• IDEA users didn’t experience major disruptions with the upgrade.
  • Users of jEdit and other tools didn’t report issues.

There was a small performance impact in building dynamic JSPs with the javac compiler. The impact was deemed insignificant in the context of the site, and balances out with performance advantages gained with the use of Java 1.5 Hotspot.


Java 1.5 introduced several changes or enhancements to its XML API (SAX, DOM and XSLT in particular). These changes first became apparent when running code that relied on JSP’s imports. Previous versions of the XML API allowed the same XML attribute to be defined more than once in a single JSP. Quite a few JSP pages, dynamic and static, broke when running under Java 1.5 because of the attribute repetition. The two main solutions proposed to address this problem were:

  • Parse all the JSP files that made reference to this attribute and replace it with a unique name per file. This would allow nesting and cause minimum impact to the existing code or the site itself, since the offending attribute had limited scope.
  • Restructure the JSP pages and imports so that the attribute was defined once, and only once, for each page, without collisions while retaining the attribute’s name.

We discarded the first solution because, although expeditious, it was also considered a kludge. The “unique name per file” solution would help perpetuate a bad-coding practice. This would result in short-term impact to the production site but non-maintainable or brittle code in the long term. This is not acceptable for a site that relies on several hundred JSPs that, combined with database queries and templates, explode to thousands of different pages.

Implementing the second solution was relatively straightforward, albeit labor-intensive for the platform engineers. Several hundred pages were updated to reflect the change, and were individually tested. We expect to find few issues during quality assurance thanks to their work. The application engineers participated in a training session that explained the reasons for this change and adapted the production code to the new header page import sequence.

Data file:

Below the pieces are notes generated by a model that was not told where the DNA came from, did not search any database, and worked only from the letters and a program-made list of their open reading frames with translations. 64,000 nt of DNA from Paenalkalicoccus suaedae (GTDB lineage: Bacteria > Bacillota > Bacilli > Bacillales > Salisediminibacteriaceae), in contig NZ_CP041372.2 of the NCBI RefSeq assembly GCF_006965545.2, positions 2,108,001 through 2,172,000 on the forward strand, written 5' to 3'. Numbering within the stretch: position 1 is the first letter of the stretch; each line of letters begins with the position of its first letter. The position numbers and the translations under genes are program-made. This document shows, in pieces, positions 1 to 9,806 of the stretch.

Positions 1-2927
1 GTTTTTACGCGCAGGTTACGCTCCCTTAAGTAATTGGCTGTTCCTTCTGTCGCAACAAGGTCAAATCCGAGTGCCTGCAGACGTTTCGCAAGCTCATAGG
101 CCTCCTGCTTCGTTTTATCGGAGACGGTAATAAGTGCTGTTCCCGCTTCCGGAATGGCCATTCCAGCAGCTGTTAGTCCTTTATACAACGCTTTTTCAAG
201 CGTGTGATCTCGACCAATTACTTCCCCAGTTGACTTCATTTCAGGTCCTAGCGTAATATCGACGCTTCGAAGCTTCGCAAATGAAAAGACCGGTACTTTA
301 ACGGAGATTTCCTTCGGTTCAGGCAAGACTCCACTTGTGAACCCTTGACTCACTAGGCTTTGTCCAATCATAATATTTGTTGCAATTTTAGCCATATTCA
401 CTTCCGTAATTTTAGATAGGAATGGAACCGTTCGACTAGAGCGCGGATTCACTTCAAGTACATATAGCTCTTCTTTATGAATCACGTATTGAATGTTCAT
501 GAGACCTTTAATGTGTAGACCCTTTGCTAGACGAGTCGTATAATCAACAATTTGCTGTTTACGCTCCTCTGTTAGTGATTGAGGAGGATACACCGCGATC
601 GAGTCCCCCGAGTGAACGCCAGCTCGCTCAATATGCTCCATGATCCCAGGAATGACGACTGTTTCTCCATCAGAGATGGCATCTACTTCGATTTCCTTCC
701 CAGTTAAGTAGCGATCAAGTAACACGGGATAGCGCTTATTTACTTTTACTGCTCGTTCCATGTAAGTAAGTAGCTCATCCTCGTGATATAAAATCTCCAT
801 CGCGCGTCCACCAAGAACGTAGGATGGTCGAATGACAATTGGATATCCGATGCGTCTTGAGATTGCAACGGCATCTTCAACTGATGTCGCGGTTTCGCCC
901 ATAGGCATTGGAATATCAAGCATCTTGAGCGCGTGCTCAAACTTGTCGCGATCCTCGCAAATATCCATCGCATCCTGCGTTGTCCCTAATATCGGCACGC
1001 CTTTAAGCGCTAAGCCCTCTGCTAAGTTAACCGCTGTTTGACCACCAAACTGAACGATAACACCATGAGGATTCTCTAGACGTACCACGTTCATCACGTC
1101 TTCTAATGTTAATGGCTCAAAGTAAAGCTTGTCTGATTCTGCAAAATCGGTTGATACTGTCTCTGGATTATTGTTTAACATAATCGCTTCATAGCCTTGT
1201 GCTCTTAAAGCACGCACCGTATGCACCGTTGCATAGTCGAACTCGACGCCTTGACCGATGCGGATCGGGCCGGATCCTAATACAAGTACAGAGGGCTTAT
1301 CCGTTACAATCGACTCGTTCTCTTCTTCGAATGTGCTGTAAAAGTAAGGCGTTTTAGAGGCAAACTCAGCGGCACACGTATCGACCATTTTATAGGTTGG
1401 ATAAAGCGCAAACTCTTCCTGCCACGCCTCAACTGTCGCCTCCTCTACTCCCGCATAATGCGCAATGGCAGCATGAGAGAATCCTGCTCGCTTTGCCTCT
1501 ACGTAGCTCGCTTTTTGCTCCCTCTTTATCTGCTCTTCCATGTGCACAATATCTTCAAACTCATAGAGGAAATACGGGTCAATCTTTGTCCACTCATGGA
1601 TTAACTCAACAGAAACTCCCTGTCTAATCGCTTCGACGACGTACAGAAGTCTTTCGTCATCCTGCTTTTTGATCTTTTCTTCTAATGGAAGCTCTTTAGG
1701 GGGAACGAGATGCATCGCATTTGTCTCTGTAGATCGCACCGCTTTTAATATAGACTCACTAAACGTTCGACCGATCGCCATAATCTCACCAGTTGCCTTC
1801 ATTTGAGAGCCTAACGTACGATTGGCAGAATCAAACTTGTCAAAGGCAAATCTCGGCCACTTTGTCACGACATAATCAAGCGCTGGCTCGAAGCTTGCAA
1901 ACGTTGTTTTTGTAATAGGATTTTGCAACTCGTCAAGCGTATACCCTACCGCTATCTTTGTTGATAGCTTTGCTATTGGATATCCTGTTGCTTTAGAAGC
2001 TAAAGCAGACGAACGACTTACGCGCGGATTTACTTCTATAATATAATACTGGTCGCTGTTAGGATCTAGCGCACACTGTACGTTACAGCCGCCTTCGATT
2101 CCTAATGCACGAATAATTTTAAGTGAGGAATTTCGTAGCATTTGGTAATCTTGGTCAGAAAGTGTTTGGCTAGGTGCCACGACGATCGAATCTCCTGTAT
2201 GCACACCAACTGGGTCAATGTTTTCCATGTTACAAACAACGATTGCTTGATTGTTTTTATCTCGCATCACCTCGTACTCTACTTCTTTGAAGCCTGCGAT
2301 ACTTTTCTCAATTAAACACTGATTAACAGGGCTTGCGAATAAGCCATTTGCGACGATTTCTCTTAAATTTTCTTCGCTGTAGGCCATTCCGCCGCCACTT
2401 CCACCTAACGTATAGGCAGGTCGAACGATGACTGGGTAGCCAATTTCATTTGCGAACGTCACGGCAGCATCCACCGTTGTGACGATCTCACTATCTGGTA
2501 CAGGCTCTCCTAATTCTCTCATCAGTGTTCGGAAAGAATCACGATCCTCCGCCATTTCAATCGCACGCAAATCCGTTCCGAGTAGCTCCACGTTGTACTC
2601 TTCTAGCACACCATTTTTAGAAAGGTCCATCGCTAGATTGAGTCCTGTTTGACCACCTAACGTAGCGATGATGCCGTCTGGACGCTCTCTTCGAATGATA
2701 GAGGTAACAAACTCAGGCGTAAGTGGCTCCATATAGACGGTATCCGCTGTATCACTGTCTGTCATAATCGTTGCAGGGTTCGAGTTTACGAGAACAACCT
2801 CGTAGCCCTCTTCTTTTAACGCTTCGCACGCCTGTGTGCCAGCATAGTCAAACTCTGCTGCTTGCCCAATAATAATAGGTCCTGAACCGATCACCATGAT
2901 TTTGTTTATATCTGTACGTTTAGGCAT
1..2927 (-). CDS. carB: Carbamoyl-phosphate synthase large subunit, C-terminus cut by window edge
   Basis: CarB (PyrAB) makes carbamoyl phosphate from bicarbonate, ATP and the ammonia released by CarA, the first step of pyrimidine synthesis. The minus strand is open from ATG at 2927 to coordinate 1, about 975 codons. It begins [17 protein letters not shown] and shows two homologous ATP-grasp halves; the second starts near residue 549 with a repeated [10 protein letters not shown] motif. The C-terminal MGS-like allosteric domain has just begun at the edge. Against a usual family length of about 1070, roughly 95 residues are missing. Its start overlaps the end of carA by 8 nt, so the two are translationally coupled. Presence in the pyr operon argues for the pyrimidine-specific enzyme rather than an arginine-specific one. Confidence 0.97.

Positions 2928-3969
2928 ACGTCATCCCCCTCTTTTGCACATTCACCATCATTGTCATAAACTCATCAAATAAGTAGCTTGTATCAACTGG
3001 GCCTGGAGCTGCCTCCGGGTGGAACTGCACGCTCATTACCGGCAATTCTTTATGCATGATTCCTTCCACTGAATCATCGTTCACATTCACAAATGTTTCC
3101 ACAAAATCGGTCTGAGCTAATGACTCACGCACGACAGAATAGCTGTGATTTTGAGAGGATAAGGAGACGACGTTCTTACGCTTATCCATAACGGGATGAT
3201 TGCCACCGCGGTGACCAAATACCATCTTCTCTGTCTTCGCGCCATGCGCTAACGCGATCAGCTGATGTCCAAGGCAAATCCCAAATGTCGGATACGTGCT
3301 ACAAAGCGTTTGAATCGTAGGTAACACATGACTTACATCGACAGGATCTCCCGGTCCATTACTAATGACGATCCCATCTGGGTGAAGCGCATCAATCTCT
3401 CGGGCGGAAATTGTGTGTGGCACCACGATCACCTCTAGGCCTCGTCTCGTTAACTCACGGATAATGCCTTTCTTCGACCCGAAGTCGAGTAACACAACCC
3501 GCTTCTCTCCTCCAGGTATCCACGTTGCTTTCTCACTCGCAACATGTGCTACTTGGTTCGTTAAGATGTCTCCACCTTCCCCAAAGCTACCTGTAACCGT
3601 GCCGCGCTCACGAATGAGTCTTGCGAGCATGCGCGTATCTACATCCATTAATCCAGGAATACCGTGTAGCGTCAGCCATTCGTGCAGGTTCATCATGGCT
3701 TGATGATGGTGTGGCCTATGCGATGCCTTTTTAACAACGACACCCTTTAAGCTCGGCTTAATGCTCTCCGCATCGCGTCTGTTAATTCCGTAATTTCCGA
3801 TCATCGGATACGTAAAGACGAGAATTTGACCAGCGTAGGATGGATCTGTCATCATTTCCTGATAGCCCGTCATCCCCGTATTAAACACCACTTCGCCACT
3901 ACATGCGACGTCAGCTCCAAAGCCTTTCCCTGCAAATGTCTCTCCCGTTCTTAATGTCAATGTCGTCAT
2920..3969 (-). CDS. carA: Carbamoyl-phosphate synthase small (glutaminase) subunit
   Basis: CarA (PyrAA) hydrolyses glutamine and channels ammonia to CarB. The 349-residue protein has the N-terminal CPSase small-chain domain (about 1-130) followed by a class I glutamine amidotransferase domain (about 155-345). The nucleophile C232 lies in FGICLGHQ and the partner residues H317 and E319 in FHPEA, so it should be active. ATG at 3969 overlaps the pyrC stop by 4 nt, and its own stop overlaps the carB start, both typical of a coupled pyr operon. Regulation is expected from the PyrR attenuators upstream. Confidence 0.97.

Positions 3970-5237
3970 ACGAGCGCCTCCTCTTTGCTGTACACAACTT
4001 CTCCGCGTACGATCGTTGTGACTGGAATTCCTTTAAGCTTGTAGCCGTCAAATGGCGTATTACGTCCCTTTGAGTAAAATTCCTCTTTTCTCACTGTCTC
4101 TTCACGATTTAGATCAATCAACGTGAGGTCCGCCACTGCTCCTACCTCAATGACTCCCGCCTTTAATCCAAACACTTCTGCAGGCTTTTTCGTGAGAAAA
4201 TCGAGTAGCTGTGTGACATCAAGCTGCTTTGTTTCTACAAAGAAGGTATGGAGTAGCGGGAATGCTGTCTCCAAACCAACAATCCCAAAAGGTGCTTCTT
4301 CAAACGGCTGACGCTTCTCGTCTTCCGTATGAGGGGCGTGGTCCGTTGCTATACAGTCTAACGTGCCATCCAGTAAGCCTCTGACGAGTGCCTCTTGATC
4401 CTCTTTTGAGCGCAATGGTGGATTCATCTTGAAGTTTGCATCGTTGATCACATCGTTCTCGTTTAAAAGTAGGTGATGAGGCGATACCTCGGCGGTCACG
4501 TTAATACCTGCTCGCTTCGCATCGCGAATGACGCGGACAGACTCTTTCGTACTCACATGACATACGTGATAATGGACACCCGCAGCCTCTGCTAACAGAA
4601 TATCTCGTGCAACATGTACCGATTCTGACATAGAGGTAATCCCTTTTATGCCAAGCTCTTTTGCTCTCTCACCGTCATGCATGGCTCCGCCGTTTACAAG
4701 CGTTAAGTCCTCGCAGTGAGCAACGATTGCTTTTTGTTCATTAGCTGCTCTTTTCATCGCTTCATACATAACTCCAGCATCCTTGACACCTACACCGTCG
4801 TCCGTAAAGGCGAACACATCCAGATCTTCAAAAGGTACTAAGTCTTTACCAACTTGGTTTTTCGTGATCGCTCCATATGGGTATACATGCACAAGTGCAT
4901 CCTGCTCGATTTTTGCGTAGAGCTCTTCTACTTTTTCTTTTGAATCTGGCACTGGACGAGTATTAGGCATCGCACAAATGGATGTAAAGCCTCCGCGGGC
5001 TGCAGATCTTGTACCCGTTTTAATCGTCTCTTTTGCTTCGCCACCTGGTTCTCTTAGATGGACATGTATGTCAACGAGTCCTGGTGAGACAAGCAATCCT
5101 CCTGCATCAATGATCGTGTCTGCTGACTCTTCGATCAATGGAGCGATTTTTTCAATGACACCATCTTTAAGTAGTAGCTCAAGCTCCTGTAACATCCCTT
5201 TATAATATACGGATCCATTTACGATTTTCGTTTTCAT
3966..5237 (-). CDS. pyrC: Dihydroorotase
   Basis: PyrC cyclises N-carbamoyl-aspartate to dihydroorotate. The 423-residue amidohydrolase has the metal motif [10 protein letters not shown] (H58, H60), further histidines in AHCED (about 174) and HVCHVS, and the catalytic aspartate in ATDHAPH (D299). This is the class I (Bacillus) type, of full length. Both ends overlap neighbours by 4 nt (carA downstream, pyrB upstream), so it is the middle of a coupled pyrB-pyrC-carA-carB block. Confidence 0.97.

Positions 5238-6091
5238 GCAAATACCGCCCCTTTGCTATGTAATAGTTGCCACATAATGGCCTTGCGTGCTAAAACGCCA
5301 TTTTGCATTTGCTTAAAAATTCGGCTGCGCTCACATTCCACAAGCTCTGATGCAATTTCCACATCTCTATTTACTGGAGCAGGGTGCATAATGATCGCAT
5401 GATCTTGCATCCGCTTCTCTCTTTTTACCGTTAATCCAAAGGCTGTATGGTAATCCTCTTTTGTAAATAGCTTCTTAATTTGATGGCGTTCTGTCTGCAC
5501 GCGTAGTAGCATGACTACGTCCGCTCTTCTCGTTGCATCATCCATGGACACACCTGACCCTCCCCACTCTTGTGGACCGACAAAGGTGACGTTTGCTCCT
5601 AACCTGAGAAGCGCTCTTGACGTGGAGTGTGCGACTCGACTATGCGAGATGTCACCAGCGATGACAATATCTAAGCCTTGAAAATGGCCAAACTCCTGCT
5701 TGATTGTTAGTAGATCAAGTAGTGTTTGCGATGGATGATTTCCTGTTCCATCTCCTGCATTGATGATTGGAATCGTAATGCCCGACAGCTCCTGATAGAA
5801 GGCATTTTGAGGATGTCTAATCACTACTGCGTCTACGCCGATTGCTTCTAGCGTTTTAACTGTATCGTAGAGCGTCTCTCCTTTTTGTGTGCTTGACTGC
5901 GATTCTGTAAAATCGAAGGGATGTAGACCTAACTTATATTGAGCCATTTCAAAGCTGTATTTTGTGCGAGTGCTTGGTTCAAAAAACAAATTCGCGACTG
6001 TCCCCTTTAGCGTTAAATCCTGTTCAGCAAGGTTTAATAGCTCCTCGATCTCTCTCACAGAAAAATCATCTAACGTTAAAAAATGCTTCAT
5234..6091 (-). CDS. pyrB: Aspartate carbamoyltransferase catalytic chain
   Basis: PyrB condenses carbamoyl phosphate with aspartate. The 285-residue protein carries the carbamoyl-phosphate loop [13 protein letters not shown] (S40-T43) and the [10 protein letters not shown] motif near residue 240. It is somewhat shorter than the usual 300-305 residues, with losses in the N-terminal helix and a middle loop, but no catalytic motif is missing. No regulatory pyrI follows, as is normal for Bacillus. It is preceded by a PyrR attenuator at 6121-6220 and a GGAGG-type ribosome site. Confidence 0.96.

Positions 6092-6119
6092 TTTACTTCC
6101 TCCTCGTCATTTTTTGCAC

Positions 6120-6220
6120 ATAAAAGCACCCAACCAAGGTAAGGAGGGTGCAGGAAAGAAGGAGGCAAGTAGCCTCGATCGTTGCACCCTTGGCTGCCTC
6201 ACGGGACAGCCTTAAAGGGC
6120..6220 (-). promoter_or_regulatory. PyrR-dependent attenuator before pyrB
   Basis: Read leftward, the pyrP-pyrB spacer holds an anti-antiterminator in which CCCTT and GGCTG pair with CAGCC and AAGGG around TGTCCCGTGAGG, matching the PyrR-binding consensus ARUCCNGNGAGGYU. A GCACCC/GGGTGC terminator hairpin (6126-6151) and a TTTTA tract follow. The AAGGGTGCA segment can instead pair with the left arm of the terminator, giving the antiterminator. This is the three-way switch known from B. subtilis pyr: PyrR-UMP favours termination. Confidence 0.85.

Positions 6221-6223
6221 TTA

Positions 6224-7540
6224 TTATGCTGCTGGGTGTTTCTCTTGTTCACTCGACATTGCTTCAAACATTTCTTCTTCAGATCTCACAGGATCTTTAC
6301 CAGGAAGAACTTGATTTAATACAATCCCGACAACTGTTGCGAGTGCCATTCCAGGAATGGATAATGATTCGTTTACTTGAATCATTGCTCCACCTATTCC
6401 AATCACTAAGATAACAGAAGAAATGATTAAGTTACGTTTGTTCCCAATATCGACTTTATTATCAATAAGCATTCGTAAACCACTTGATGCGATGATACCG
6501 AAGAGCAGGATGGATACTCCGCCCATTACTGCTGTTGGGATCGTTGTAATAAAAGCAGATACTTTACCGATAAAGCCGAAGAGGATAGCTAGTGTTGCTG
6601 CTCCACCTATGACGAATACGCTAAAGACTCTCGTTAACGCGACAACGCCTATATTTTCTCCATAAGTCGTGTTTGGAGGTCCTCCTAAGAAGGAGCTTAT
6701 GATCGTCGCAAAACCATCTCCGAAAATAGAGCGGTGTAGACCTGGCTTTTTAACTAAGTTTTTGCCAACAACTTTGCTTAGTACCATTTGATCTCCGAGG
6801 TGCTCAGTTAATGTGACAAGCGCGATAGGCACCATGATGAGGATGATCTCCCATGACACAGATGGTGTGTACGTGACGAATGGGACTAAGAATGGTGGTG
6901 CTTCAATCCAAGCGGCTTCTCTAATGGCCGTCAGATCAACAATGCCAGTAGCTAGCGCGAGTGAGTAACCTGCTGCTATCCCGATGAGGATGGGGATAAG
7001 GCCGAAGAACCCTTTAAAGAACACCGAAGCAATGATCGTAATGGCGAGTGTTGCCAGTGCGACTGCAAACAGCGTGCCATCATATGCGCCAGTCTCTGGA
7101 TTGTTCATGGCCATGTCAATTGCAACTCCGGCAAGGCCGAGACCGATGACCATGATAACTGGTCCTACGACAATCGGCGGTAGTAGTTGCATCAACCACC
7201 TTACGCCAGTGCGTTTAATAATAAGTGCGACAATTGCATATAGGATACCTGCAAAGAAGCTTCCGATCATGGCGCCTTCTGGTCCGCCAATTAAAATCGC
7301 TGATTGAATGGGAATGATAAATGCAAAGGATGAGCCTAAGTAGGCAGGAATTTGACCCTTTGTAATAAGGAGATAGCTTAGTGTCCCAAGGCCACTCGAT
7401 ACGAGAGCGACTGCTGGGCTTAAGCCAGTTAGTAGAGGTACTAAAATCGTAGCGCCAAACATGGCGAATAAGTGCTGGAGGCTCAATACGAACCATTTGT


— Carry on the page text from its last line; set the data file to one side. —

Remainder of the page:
Some mission-critical applications are implemented as Axis SOAP web services. These applications presented two major challenges during the upgrade:

  • The Axis 1.1 developers had used the word ‘enum’ in one of their package names; enum is a word now reserved for designating enumerated types. Java enums are class‑like constructs and specialize the java.lang.Enum class.
  • The platform group upgraded Axis to version 1.2 with a different package nomenclature. This worked fine for the compiler but resulted in a run‑time error because of Axis.

Changes to existing Java classes relying on any component upgraded along with Java 1.5 were kept to a minimum to simplify the roll-back process. The standard operating procedure for Axis implementations is to re—generate the application code with the new code base and tools such as WSDL2Java. We chose to keep the existing classes instead for release A and build a programmatic solution to the bug found in Axis 1.2 that would also work with Java 1.4/Axis 1.1. That way only the JVM and libraries need to roll-back if needed. Full implementation of Axis 1.2 (or latest) will wait for releases B or C, when the development focus shifts to language and library features, not JVM/run‑time migration.


The servers implement all possible optimization advantages because of the traffic volume that they must handle. The application relies on Hotspot to optimize frequently used methods. The introduction of the Java 1.5 JVM brought with it a few run-time exceptions in code that worked fine under the JVM 1.4.

Troubleshooting and resolving these errors is simple, though somewhat labor intensive:

  • Use profiling tools, if possible
  • If the JVM dies, analyze the core dump for clues as to which methods are causing the error

An example of the first case was a problem with the concurrent and parallel garbage collector. It was resolved by increasing the stack memory available to the GC through the use run-time configuration parameters like CMSMarkStackSize and CMSParallelRemarkEnabled, per the Java vendor’s recommendation.

In the second case, some methods threw NullPointerExceptions during the JIT compilation, regardless of the configuration. The short-term workaround this problem is to add the class/method name to the .hotspot_compiler configuration file. The JVM won’t compile the methods listed there. The long-term solution is for the JVM vendor to provide a bug fix.